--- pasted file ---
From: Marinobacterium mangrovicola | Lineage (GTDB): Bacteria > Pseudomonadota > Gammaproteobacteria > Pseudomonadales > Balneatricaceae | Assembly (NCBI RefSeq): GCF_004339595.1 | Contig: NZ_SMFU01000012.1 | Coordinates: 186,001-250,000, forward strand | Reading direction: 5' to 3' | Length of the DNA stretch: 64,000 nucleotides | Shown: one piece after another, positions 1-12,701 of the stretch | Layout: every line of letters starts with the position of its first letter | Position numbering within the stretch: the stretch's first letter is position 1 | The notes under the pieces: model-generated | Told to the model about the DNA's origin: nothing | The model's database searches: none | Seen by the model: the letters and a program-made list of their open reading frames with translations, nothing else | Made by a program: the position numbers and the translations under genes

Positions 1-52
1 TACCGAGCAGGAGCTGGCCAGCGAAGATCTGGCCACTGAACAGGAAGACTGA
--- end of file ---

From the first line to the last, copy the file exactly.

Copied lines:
From: Marinobacterium mangrovicola | Lineage (GTDB): Bacteria > Pseudomonadota > Gammaproteobacteria > Pseudomonadales > Balneatricaceae | Assembly (NCBI RefSeq): GCF_004339595.1 | Contig: NZ_SMFU01000012.1 | Coordinates: 186,001-250,000, forward strand | Reading direction: 5' to 3' | Length of the DNA stretch: 64,000 nucleotides | Shown: one piece after another, positions 1-12,701 of the stretch | Layout: every line of letters starts with the position of its first letter | Position numbering within the stretch: the stretch's first letter is position 1 | The notes under the pieces: model-generated | Told to the model about the DNA's origin: nothing | The model's database searches: none | Seen by the model: the letters and a program-made list of their open reading frames with translations, nothing else | Made by a program: the position numbers and the translations under genes

Positions 1-52
1 TACCGAGCAGGAGCTGGCCAGCGAAGATCTGGCCACTGAACAGGAAGACTGA